Poet Lee Rossi was the featured reader for March. Christine Richardson, co-host of the Willow Glen Poetry Project, introduced Lee with these words:
Dennis and I first heard our featured reader in Palo Alto. We were both amused and moved. Now after reading and hearing more of Lee Rossi’s work, we see why that was inevitable. Lee pursues a wide range of topics and experiences that draw out a wide range of emotions. I was amazed and curious about how one mind could fathom so many disparate ideas.
In speaking to Lee before the reading, he said he had led a boring life so he set out, after five years in a seminary, on a “mission” to give himself something to write about. And indeed he has succeeded. His humor comes through in such poems as “Pantoumime” in which his pantoum with its compulsion to repeat himself goes to lunch with a producer. More hilarity when the speaker’s mojo quits in “When I Lost It” but all ends happily as he replays the story of his life editing and adding characters and mojo to his heart’s content. Then quickly the mood can shift into another dimension, as in the poem, “Festival of Mars.” The conclusion is particularly haunting following the recent tragedy in Afghanistan.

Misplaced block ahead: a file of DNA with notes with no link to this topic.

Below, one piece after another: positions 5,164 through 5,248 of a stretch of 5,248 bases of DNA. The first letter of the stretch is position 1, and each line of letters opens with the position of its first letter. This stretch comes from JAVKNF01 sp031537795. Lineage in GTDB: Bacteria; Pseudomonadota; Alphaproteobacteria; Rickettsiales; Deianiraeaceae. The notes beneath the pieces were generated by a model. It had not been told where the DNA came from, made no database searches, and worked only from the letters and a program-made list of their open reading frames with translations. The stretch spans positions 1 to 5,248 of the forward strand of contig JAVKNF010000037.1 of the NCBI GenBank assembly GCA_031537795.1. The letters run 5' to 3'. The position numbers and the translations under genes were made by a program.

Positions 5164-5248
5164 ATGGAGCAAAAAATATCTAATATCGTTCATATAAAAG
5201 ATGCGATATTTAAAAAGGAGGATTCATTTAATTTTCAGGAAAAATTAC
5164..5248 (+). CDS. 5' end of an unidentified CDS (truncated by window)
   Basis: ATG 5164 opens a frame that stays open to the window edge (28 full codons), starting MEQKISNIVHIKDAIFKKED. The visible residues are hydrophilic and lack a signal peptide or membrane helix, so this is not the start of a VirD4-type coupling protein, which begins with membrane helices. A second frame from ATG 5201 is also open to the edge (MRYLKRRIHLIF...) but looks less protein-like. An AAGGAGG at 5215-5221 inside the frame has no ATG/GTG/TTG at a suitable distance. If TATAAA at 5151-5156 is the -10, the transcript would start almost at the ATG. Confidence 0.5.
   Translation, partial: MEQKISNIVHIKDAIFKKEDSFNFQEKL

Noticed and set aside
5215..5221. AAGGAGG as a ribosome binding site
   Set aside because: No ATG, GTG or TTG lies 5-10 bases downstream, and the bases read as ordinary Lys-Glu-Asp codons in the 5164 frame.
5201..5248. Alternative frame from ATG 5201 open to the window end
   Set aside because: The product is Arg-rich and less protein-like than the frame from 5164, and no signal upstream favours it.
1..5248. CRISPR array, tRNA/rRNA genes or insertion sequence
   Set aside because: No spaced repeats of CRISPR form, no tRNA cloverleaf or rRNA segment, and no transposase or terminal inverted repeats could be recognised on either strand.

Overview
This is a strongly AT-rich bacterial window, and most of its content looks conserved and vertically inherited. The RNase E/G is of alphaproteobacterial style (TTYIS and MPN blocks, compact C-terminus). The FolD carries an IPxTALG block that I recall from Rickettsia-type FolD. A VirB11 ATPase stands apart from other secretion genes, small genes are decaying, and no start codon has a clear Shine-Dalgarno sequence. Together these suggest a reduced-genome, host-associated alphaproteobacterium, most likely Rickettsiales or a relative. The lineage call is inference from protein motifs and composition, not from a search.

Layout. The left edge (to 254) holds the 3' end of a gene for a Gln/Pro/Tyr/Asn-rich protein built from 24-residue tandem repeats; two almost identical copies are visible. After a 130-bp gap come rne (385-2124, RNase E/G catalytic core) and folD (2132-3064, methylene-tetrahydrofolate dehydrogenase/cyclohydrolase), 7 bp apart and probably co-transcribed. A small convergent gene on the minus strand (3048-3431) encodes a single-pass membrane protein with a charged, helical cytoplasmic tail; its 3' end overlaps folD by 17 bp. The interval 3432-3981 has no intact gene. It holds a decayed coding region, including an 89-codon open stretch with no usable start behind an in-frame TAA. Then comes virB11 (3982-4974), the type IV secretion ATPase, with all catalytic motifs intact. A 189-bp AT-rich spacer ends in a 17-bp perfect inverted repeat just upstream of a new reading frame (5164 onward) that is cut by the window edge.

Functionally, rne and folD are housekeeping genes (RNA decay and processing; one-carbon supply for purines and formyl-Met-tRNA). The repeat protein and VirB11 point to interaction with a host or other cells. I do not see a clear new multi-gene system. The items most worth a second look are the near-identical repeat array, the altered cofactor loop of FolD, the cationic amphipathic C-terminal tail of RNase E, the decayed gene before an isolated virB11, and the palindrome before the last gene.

Lee has been published in numerous journals, including The Harvard Review and The Southern Poetry Review. He has published three books of poetry. Thursday’s reading contained poems from Ghost Diary and his latest book of poems, Wheelchair Samurai and concluded with many wonderful new poems to be included in Lee’s next book. He said that many of them were being presented for the first time.
In one of his two bios, Lee joked that he would like to see the installation of a Tomb of the Unknown Poet dedicated to “all who have labored in Poetry’s vineyards without tasting any of her grapes.” Well, we were fortunate to have been served and to have savored the wine of Lee Rossi’s poetry and look forward to more in the future.